“Most of the cost is associated with licensing and registering gun owners,” Cukier said.
Bagnell added that despite the costs, his constituents are not worried about money.
“It’s not the money. It’s a point of principle. They see it as an infringement on their freedoms and their rights,” Bagnell said.
Hunting for hits
Cullen stated that there is an important difference in the way members of rural and urban communities handle firearms. “For somebody who hunts…they associate to [firearms] differently. They’re part of their set of tools…. It’s something I’ve had to learn as an urban-born Canadian,” he said.
Closer to home, proponents of gun control contend that the dissolution of the registry will endanger members of both urban and rural communities. Rathjen said that she sees the registry as a useful tool in reducing gun violence, especially violence against women.
“The long gun registry is one of the reasons why…murders of women with firearms have decreased substantially,” Rathjen said. She pointed to a Statistics Canada report, which states that murders of women with firearms per year decreased from 85 in 1991 to 32 in 2005.
The online registry also allows police to search for a person’s name, address, firearms’ license number, or a firearms’ serial number, and access other relevant information. However, Bagnell, who expressed doubt that the registry is an effective means of curbing firearm violence, was unconvinced of the important role it could play as a consultative tool for police officers arriving at a potentially dangerous scene.
“They always have to assume that there could be firearms there,” said Bagnell.
Cullen agreed. “When you talk to a lot of the police that work in my part of the world, they always assume a weapon is in a home that they are being called to,” he said.
The Commissioner of Firearms’ 2008 report stated that the online registry was consulted by law enforcement 3,441,442 times that year. Supporters of C-391 claim these numbers are inflated, because a hit is counted anytime the police use the registry – even for license plate numbers.
Earlier this month, journalists in a media scrum criticized Public Safety Minister Peter Van Loan for releasing the report two days after the House voted on C-391. The registry contains information on the 6,659,534 registered long guns and 478,487 registered restricted firearms in Canada.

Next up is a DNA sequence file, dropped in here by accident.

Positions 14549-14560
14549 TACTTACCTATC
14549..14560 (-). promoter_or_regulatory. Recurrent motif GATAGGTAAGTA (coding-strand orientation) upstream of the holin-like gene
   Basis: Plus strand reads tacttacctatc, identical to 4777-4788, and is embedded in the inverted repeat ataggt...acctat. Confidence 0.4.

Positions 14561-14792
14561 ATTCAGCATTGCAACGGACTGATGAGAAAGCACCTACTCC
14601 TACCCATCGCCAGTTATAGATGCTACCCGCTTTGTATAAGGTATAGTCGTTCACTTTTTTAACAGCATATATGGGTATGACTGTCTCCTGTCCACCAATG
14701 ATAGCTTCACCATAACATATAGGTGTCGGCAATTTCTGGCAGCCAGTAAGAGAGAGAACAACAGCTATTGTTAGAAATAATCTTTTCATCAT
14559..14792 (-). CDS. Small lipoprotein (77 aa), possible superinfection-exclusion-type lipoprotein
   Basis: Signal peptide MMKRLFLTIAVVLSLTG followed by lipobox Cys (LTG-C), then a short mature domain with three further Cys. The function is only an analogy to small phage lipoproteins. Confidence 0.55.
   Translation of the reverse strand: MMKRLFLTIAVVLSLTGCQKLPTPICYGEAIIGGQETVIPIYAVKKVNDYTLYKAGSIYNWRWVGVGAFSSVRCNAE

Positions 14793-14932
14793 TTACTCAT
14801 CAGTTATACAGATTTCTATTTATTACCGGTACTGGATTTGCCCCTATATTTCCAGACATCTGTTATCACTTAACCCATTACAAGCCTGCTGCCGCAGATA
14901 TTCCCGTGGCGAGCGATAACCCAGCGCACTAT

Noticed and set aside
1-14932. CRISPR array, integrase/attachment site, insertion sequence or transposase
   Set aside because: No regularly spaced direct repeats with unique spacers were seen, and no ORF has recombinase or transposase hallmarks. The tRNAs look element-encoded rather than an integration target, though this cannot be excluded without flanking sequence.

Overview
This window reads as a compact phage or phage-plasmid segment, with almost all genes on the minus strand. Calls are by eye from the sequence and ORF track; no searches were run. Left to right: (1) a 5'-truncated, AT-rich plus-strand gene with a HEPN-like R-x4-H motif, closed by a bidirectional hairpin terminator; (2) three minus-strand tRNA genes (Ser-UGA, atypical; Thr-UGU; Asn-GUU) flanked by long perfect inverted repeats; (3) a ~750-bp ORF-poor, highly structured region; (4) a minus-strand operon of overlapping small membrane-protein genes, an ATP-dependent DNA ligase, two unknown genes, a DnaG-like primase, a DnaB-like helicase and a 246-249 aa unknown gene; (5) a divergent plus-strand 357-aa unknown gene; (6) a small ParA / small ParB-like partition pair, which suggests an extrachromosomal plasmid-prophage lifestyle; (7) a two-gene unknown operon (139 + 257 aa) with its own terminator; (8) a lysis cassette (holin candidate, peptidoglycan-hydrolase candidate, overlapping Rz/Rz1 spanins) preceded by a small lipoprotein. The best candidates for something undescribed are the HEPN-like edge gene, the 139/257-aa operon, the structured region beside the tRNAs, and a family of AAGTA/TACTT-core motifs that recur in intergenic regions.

For Rathjen, the number of firearms and consultations provided sufficient reason to maintain the registry. “[Police] say they need the registry and that they use it on a daily basis for a range of reasons. That’s good enough for me,” she said.
Opponents of the registry maintain that it is ineffective in quelling firearm violence.
“No one’s offered one shred of evidence…in my riding…that it’s effective at reducing gun crime,” Bagnell said.
Mark Holland, the Liberal opposition critic for public safety and national security, voted against C-391. He pointed to the fatal shooting of four RCMP officers in Mayerthorpe, Alberta in 2005.
“That conviction was made possible because of the gun registry,” Holland said.
Cukier was concerned that support will continue for C-391 as those supporting rigourous long gun control remain apathetic. “If I came to McGill and I said…‘How many think we should license gun owners? How many think we should register guns?’ most people would raise their hands. And if I said ‘How many have done anything about it?’ most people look at their shoes.”
The original version of this article included the line: “Both Holland and Cukier argued that a registered firearm left at the scene was instrumental in convicting the shooter.”
Holland and Cukier were referring to the convictions of two men following the Mayerthorpe incident. While the two men were convicted for involvement in the incident, neither was the shooter. The shooter, James Roszko, was a convicted felon, but he committed suicide at the scene and was not convicted.